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 occupied one side of the cabin. A portion of it was filled with books, and the rest with what Uncle Dick called his “relics.” There were at least a hundred articles of every description in that book-case, and there was not one among them that was not associated in the mind of the old sailor with some exciting event. For example, there was a harpoon, such as whalers use, with a long rope attached, which was laid down in Flemish coil on the bottom of the book-case. Whenever Uncle Dick looked at those articles it recalled to his mind the time when that harpoon was buried in the side of a huge sperm whale, and that rope caught around his leg and he was dragged into the water, and down, down, it seemed to him, almost to the bottom of the ocean. There was a condor of the Andes, stuffed and mounted, and looking so life-like that one almost expected to see it spread its immense wings and come crashing through the glass doors of the book-case. That reminded Uncle Dick of a startling adventure in South America. In the same compartment was a lance, with a bright iron head, and a long, slender shaft, ornamented with a portion of a horse’s tail. That lance had come from the desert of Sahara; and if you could have examined Uncle Dick’s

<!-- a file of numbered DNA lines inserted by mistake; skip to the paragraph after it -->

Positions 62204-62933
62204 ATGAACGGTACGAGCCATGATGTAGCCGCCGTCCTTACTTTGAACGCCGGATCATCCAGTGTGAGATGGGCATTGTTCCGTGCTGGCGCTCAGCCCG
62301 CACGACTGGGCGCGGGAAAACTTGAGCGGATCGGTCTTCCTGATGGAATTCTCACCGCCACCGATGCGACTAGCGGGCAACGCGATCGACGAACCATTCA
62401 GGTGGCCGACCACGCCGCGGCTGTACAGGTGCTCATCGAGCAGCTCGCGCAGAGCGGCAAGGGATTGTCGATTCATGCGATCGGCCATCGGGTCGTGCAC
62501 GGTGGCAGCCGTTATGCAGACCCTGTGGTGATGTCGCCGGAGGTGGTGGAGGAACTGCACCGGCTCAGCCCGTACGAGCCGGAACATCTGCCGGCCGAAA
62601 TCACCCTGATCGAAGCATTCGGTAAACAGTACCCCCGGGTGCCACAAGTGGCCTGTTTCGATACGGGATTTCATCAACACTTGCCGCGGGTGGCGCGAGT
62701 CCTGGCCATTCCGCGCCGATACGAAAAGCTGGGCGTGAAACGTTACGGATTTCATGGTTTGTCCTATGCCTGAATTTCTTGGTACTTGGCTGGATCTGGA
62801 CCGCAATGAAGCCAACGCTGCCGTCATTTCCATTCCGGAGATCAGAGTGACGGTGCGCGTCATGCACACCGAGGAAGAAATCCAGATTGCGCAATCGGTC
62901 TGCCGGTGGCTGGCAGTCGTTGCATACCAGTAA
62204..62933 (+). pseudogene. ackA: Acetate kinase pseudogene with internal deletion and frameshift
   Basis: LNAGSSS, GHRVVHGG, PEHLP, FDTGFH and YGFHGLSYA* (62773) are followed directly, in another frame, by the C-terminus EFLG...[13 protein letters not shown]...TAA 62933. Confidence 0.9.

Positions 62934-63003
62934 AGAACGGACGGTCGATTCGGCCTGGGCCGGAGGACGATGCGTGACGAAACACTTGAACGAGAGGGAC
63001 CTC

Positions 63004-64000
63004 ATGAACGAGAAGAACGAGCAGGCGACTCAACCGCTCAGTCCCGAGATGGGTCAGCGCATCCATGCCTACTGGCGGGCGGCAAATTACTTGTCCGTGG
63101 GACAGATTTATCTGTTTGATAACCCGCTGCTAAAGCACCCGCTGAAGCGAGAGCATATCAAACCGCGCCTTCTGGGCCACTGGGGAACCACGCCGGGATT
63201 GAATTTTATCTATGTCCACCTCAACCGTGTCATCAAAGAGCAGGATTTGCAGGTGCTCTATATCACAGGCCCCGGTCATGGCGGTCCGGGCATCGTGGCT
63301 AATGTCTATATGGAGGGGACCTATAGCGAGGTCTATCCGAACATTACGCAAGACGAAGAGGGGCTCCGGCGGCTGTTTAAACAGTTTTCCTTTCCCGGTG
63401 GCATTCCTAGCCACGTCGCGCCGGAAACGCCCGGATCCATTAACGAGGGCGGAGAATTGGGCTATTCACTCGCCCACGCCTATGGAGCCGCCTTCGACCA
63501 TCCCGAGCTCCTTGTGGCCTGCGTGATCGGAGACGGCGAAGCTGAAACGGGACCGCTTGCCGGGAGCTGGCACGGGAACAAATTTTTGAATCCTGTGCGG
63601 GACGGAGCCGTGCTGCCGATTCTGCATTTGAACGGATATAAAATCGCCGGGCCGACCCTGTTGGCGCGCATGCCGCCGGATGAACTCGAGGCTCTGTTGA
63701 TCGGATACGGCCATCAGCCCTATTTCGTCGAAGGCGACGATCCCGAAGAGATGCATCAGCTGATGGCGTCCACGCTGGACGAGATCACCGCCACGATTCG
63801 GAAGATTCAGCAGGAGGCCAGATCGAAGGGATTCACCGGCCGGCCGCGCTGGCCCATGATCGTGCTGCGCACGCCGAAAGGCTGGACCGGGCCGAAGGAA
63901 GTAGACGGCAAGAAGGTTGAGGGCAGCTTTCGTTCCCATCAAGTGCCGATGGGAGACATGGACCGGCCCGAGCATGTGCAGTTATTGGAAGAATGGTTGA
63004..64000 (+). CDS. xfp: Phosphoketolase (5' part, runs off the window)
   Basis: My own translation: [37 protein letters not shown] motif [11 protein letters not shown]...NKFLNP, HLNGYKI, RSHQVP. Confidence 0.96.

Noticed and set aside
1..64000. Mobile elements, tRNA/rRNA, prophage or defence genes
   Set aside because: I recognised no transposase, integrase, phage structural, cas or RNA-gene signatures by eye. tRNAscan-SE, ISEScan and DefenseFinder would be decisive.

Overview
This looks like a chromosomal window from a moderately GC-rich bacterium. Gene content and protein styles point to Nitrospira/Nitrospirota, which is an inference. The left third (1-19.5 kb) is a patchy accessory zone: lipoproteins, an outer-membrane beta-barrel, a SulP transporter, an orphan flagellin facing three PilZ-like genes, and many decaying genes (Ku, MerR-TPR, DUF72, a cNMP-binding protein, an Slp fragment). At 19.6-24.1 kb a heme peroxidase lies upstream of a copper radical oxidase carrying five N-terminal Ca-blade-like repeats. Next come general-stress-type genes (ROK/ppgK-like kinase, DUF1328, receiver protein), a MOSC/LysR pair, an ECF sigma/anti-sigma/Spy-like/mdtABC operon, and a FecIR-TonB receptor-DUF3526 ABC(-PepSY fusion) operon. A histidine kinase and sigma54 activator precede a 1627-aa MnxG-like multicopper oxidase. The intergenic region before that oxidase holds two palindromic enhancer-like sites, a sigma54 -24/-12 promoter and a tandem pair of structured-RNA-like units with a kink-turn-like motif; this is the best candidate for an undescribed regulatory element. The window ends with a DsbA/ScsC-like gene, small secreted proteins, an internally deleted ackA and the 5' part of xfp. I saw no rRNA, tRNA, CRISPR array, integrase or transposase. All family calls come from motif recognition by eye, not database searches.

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 right arm, you would have found, among the flags, ships, anchors and other emblems with which it was decorated, a long, ragged scar from a wound made by that very lance. A little further on hung the bridle, saddle and turban of the Bedouin who had handled the weapon when Uncle Dick received that wound. There were the snow-shoes on which he had travelled over the plains of the Red River of the North, and under them was the Indian canoe that had carried him and a companion from Fort Churchill, one of the most northern posts of the Hudson’s Bay Company, to the Red River settlement. In the next compartment was the Esquimaux sled in which he had traversed many a mile of the ice-fields of Greenland. Further on was the dragoon’s carbine he had shouldered at the breaking out of the Mexican war, and the major’s sword and sash he had worn when he entered the city of Mexico with General Scott. And so we might go on for a whole chapter, and still not notice all the different articles in the book-case. Besides these, there were numerous others scattered about the room. In every corner, hung upon the walls, and suspended from the ceiling, the eye rested on tomahawks, bows and arrows, and scalping-knives from
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 the plains; sharks’ teeth and pearl-oyster shells from the South Pacific; reindeers’ antlers and harpoons from Hudson’s Bay; and relics from Herculaneum and Pompeii, which Uncle Dick had succeeded in smuggling out in spite of the vigilance of the guard. In short, the cabin was a perfect curiosity shop, and was a never-failing source of amusement and instruction to the boys who were permitted to enter it, for at every visit they found something new to admire and wonder at. The Sportsman’s Club regarded the room as their headquarters. They visited it almost every night to listen to the old sailor’s stories; and that was a privilege they prized highly, for it was one that Uncle Dick granted to none except his nephews and their most intimate friends.